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Predictors of severe late radiotherapy-related toxicity after hyperfractionated radiotherapy with or without concomitant cisplatin in locally advanced head and neck cancer. Secondary retrospective analysis of a randomized phase III trial (SAKK 10/94).

Research paper by Pirus P Ghadjar, Mathew M Simcock, Frank F Zimmermann, Michael M Betz, Stephan S Bodis, Jacques J Bernier, Gabriela G Studer, Daniel M DM Aebersold,

Indexed on: 26 Jun '12Published on: 26 Jun '12Published in: Radiotherapy & Oncology



Abstract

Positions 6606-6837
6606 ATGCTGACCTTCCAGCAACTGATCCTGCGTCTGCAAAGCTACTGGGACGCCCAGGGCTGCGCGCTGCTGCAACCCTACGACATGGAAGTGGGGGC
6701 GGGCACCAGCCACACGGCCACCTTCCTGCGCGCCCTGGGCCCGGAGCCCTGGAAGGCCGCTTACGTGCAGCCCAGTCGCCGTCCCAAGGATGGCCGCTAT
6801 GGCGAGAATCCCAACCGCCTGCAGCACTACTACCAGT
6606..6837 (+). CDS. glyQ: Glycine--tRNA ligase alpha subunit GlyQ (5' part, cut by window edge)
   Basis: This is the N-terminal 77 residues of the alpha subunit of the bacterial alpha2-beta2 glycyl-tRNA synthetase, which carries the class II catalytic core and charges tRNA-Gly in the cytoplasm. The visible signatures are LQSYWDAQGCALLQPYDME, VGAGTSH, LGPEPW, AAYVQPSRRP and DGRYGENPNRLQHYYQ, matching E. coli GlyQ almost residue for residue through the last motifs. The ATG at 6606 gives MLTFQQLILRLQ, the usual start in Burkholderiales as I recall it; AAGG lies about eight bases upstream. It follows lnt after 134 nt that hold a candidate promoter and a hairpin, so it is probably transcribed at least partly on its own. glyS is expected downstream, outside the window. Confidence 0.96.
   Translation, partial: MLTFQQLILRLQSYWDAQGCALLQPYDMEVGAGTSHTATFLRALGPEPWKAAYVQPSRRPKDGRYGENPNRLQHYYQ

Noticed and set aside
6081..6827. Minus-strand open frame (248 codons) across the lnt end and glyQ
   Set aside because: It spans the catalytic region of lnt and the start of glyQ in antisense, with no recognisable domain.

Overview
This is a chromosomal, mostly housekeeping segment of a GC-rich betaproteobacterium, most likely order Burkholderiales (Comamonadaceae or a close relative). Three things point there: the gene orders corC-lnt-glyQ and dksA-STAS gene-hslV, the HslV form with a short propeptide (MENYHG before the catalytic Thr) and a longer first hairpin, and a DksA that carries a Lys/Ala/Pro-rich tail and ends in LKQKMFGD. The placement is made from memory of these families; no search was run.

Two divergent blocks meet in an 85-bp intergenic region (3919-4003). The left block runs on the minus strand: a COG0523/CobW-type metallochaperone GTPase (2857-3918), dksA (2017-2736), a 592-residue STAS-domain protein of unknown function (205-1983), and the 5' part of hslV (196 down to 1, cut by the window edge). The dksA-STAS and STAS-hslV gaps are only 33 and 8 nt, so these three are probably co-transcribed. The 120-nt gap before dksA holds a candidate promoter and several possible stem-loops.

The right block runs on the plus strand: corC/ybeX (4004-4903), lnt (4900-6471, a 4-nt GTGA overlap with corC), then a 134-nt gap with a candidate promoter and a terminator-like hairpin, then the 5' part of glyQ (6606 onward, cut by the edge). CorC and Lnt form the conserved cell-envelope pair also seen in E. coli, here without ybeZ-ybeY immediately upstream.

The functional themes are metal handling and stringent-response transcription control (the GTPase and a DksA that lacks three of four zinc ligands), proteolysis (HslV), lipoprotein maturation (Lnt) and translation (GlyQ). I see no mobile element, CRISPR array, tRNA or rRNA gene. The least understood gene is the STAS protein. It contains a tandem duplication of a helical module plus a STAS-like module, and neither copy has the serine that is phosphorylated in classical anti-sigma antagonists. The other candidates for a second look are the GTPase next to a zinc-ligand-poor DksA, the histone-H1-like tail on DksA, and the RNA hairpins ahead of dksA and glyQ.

This secondary analysis was performed to identify predictive factors for severe late radiotherapy (RT)-related toxicity after treatment with hyperfractionated RT +/- concomitant cisplatin in locally advanced head and neck cancer.Patients were retrospectively analyzed from the previously reported randomized phase III trial: SAKK 10/94. Severe late RT-related toxicity was defined as late RTOG ≥ grade 3 toxicity starting 3 months after end of RT and/or potential treatment-related death within 3 years of randomization.Two hundred and thirteen randomized patients were analyzed; 84 (39%) experienced severe late RT-related toxicity. With median follow-up of 9.7 years (range, 0.4-15.4 years), median time to severe late RT-related toxicity was 9.6 years. In the univariate Cox proportional hazards model the following variables were associated with severe late RT-related toxicity: advanced N-classification (p<0.001); technically unresectable disease (p=0.04); weight loss ratio (p=0.003); supportive measures (p=0.009) and severe acute dysphagia (p=0.001). In the subsequent multivariate analysis all variables except use of supportive measures remained statistically significant.Chemotherapy did not appear to affect severe late RT-related toxicity, but advanced N-classification, technically unresectable disease, weight loss ratio, and severe acute dysphagia were independent predictive factors for severe late RT-related toxicity.

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